The SmashPhone player uses Java and a lossless image compression standard called PNG to display beautiful comics. The SmashPhone player uses much less bandwidth, has much better image quality, and is compatible with many more phones than would be possible using mobile video streaming technology to deliver comic strips. SmashPhone doesn't use MMS or MPEG.

The SmashPhone player is has one player that's compatible with many different phones. On mobile phones there are many more operating systems than on computers (where software is tailored to Windows, Macintosh or Linux). The SmashPhone player has an advantage over typical mobile applications because it isn't limited to a particular carrier or specific models of phones. The SmashPhone player itself is less than 20kb. It's so small because many of the player's features are implemented not in the player itself but in code running on Linux at the SmashPhone server.

Using customized open source Apache server software, the SmashPhone Linux server hosts the Java mobile player app for installation on phones and also streams the comic strips to the player once it's installed.

Is It Really Free?

SmashPhone isn't charging consumers anything because the comics network will be advertiser-supported, a business model similar to broadcast television. However, carrier data bandwidth costs can apply. Typical carrier bandwidth charges range from no additional charge (for users on an unlimited data plan) to one cent per kilobyte (for users on a pay-as-you-go plan). For one 50kb comic strip that would be zero to fifty cents, depending on carrier plan. Advertisers will be charged five cents per impression, comparable to premium CPM rates common for advertising on the Internet.

The player software is currently free to encourage adoption, but expected to eventually sell for $5. Installing the SmashPhone player can cost about twenty-five cents in carrier data download charges. Because the purpose of the text message is solely to install the SmashPhone player, it's only sent once by the SmashPhone server. That text message can be forwarded by users to their friends and family to install the SmashPhone player on their phones. Typical cost for one SMS text message is five cents, depending on carrier plan.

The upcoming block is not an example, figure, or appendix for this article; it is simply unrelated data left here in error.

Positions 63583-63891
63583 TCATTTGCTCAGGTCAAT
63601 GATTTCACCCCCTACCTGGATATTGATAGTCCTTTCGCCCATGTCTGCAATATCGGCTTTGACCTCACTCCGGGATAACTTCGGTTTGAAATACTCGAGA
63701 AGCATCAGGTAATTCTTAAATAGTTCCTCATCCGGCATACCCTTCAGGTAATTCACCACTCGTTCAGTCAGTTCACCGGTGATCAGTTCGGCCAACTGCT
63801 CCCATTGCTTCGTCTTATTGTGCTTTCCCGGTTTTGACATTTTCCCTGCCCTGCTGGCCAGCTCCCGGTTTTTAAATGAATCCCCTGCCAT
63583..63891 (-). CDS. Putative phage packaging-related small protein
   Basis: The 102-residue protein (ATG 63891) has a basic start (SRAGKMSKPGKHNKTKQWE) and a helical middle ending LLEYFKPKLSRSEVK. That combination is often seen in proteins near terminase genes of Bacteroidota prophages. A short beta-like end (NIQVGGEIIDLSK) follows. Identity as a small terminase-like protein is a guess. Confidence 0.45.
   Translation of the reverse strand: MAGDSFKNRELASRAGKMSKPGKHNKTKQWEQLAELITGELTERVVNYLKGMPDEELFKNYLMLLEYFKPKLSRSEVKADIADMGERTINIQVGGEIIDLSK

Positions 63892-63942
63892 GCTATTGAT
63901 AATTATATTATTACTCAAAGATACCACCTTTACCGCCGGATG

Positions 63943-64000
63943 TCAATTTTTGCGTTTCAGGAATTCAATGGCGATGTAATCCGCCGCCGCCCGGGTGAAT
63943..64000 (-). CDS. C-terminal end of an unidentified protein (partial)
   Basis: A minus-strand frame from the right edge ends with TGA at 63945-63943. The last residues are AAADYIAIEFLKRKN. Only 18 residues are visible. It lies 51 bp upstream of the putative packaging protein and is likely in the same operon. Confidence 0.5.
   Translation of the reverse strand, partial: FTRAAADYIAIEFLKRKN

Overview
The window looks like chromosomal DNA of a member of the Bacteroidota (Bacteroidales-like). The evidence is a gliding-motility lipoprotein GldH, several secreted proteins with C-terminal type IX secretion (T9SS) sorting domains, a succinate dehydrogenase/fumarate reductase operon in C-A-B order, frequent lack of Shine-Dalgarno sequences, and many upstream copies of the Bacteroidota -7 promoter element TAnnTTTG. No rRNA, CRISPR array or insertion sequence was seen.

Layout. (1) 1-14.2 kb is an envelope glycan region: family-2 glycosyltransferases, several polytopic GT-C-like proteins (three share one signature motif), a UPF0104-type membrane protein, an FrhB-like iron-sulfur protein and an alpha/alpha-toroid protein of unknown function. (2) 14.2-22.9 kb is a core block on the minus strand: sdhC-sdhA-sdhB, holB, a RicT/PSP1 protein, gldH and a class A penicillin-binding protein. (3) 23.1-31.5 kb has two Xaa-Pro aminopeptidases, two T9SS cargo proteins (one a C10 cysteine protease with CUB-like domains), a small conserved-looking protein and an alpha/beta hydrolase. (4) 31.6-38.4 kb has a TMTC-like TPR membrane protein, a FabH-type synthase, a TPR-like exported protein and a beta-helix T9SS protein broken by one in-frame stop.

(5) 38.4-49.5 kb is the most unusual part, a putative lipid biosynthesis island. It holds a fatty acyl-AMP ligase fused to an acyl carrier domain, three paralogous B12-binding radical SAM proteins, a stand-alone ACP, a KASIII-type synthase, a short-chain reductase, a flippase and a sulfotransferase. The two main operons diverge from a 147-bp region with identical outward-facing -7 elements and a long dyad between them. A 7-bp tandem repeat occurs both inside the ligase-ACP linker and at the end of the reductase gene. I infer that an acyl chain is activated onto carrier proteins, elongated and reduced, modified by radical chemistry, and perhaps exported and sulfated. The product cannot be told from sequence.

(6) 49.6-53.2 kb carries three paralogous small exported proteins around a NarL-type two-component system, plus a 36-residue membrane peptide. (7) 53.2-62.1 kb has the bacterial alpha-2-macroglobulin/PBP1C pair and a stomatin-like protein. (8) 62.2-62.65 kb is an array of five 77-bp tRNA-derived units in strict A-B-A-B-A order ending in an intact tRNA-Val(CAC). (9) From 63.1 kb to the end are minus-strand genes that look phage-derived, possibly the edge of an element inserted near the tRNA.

No carrier data bandwidth for comic strips is consumed until the user actually opens the SmashPhone player to view comics. There's no commitment and no hassle. The user can simply delete the SmashPhone player from the phone's Games folder to uninstall it.

About SmashPhone

SmashPhone co-founders Robin Rowe and Darren Jones had each worked with mobile video, for channels at Sprint and E! respectively. Founding SmashPhone was a thinking-outside-the-box solution, a path to overcome the limitations they'd encountered in working with mobile video. A recent AdWeek article reported 183 million U.S. mobile phones, but that only 13 million are video-capable…a mere 7%!

SmashPhone was founded with the idea of delivering mass media to more than 700 million existing multimedia-capable mobile phones worldwide, many more screens than mobile video can reach. An advertiser-supported model was chosen based on an estimate published in the New York Times (January 16, 2006) that predicts the mobile marketing sector will leap from $45 million today to be $1.3 billion in 2009.

Based in Beverly Hills, SmashPhone is a start-up 100% owned and funded by its co-founders. Robin Rowe is a former chief technologist and enterprise manager for Fortune 500 defense company SAIC and was a research technologist at DreamWorks Animation. He writes as a technology journalist for many magazines and had a column at Linux Journal. Darren Jones created daily mobile video content as a producer at E! Entertainment Network. He was assistant to Francis Ford Coppola on The Outsiders and Rumblefish. He's been developing the comic strip Mostly Heads since college and intends to use it prove that SmashPhone can establish new unknown comic strips.

About Creators Syndicate

Los Angeles-based Creators Syndicate Inc. is the first successful independent syndicate in two decades and is only the second major independent founded since the 1930s. A multimillion-dollar corporation, Creators has been operating in the black since 1989, in spite of the tough newspaper business climate. Creators provides popular comic strips such as The Meaning of Lila, Girls & Sports, Liberty Meadows, Agnes, B.C., Wizard of Id, Archie, Heathcliff, and Rugrats to over 1,600 newspapers worldwide. Questions to info@smashphone.com Created May 5, 2006; updated May 6, 2006
Questions to info@smashphone.com

Created Sept. 4, 2006